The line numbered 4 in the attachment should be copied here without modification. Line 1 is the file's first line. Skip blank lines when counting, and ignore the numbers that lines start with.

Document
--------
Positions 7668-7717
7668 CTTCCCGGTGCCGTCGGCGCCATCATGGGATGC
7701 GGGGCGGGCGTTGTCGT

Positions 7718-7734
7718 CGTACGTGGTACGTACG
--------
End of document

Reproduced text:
Positions 7718-7734